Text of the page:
A fictionalized account of a life is a bit of a chimera. How much, you wonder, is more or less true? Where has the author taken liberties? The result is that you spend almost as much time consulting Wikipedia and Google as you do reading the novel. Fascinatingly, the character at the center of Dennis Bock's second novel The Communist's Daughter may not be a real person, but the man who writes to her, H. Norman Bethune, was. The real Bethune was a pioneering, Canadian-born surgeon who treated the war-wounded in both Spain and China during the late 1930s. His methods in the field and innovations in blood transfusion presaged the MASH units of future wars. Surgical implements are named after him, Mao Tse-tung respected him, and even today China has hospitals named after him. But in this epistolary novel, the doctor writes letters to the infant daughter he's never seen, who was conceived in Spain during a brief wartime affair with a Swedish social worker. Bock's style, perhaps unavoidably, is straightforward and lean. Rapturous descriptions of sunsets or mountain ranges are rare, though there are graphic passages describing the trench warfare of World War I. Bethune is too focused on his patients, what he must do to ease their suffering and the harsh conditions they all struggle under, to be florid. In Bock's rendering, he comes across as a man more admirable than likable, as his commitment to his work, and to the Communism that he believes is the last best hope of mankind, makes him morally inflexible and intolerant. But his rigidity is moderated by self-knowledge, his willingness to forego wealth and comfort and to risk his health for the cause: Bethune's death, both in the book and in reality, is stingingly ironic. That Block brings this difficult man to life is an accomplishment.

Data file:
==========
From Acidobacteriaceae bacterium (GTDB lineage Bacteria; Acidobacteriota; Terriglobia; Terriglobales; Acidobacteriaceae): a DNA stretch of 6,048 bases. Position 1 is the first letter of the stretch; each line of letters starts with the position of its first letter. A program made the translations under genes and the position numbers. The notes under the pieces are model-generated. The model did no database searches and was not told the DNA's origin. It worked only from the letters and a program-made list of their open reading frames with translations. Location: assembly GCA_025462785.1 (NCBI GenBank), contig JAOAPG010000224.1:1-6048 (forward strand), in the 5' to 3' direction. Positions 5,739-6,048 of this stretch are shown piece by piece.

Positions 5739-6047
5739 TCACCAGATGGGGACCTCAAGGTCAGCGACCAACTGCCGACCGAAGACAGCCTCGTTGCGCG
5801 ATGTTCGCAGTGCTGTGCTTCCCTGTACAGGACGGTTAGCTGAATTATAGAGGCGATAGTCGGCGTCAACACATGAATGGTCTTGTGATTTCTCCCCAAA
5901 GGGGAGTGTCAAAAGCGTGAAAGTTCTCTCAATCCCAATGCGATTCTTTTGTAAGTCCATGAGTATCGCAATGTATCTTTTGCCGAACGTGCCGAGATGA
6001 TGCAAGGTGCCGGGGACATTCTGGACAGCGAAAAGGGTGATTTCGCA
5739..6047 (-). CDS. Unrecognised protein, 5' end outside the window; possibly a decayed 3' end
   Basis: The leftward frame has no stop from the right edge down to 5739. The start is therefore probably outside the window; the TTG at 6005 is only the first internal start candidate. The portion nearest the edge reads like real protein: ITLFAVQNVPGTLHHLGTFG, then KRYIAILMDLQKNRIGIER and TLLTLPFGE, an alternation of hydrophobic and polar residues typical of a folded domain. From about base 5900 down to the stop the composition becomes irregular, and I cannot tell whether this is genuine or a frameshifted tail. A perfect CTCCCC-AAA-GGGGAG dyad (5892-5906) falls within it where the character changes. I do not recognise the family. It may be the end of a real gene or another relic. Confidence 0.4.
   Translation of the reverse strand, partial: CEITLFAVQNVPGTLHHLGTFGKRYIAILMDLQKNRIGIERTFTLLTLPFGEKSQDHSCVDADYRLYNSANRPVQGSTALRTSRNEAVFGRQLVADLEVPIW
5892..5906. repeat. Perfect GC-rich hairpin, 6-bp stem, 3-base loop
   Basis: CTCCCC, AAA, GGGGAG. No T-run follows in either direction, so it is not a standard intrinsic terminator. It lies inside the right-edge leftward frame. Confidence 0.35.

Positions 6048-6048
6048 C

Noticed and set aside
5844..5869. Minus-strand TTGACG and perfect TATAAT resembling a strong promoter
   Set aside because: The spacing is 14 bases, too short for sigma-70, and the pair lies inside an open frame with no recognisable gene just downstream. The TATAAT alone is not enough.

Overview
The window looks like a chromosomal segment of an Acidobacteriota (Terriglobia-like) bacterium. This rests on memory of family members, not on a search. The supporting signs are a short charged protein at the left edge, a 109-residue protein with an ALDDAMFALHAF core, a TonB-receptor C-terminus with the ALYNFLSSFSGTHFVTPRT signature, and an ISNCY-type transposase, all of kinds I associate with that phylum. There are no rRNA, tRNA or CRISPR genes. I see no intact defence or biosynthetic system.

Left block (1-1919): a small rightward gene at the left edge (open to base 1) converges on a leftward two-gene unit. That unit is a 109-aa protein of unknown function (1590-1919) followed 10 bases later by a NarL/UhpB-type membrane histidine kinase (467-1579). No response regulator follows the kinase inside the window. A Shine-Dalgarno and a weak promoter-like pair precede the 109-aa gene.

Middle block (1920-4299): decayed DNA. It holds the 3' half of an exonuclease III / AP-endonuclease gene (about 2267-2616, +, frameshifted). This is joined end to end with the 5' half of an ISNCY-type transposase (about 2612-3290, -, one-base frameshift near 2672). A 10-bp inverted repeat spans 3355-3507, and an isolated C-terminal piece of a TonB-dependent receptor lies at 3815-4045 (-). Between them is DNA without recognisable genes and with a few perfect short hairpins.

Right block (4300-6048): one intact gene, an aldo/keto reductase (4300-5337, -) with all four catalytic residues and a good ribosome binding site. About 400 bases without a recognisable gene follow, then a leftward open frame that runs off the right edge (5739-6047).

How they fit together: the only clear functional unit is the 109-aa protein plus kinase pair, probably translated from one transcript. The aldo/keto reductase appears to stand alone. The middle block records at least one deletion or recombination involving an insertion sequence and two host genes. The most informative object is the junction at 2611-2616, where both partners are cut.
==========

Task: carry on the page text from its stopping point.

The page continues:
Arlene McKanic writes from Jamaica, New York.